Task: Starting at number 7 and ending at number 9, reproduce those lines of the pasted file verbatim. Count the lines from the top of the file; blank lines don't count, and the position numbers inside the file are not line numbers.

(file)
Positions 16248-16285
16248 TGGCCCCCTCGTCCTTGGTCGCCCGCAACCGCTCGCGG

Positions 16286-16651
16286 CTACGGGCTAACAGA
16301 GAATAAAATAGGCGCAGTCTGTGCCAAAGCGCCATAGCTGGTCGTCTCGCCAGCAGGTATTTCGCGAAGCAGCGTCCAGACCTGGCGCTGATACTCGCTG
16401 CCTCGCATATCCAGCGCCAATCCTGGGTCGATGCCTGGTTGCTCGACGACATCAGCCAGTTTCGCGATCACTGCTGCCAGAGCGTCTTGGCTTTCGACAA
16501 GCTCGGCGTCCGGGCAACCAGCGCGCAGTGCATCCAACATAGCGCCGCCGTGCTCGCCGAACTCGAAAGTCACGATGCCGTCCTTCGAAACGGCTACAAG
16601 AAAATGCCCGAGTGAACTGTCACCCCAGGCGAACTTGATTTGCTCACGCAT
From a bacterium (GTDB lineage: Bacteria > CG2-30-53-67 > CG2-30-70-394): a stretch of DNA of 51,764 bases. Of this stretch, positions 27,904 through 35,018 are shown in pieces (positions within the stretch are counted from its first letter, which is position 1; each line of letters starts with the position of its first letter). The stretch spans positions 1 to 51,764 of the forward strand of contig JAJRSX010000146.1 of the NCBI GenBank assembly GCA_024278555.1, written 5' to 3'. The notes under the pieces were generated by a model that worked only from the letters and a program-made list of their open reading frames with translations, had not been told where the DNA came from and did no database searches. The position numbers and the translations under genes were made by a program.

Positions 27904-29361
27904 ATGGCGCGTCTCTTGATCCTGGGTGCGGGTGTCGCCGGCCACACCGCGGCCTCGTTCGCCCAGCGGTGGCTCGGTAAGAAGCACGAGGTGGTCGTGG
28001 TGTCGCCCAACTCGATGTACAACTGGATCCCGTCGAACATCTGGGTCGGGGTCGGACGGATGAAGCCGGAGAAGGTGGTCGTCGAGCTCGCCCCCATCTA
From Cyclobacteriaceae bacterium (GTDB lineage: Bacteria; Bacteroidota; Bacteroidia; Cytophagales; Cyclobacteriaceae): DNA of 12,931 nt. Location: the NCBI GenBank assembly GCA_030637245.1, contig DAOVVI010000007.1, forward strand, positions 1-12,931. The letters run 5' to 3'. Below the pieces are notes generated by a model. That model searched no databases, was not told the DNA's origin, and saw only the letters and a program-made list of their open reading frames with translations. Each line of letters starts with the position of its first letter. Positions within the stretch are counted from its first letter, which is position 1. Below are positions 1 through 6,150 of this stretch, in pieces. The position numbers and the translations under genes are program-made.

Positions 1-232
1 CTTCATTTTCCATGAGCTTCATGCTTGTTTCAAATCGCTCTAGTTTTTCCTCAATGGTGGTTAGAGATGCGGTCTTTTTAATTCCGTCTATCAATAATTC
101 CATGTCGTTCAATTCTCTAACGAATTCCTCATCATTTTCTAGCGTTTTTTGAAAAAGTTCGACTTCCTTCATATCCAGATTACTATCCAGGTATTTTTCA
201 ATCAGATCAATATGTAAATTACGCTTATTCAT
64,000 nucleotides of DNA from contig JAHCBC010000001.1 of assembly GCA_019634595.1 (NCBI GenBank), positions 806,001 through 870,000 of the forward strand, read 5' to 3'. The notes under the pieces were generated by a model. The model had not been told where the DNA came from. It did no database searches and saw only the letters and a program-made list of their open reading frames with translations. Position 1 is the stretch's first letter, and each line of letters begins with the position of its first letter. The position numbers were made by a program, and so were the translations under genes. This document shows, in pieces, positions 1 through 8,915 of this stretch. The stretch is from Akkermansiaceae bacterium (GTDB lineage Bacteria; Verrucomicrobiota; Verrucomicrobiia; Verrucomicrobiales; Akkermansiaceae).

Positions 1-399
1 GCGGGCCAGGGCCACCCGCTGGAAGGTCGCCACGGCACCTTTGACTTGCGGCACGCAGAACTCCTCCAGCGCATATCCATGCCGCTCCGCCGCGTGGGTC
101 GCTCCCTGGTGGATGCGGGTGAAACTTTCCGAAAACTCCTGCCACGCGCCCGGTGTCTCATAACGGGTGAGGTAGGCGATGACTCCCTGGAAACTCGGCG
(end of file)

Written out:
16501 GCTCGGCGTCCGGGCAACCAGCGCGCAGTGCATCCAACATAGCGCCGCCGTGCTCGCCGAACTCGAAAGTCACGATGCCGTCCTTCGAAACGGCTACAAG
16601 AAAATGCCCGAGTGAACTGTCACCCCAGGCGAACTTGATTTGCTCACGCAT
From a bacterium (GTDB lineage: Bacteria > CG2-30-53-67 > CG2-30-70-394): a stretch of DNA of 51,764 bases. Of this stretch, positions 27,904 through 35,018 are shown in pieces (positions within the stretch are counted from its first letter, which is position 1; each line of letters starts with the position of its first letter). The stretch spans positions 1 to 51,764 of the forward strand of contig JAJRSX010000146.1 of the NCBI GenBank assembly GCA_024278555.1, written 5' to 3'. The notes under the pieces were generated by a model that worked only from the letters and a program-made list of their open reading frames with translations, had not been told where the DNA came from and did no database searches. The position numbers and the translations under genes were made by a program.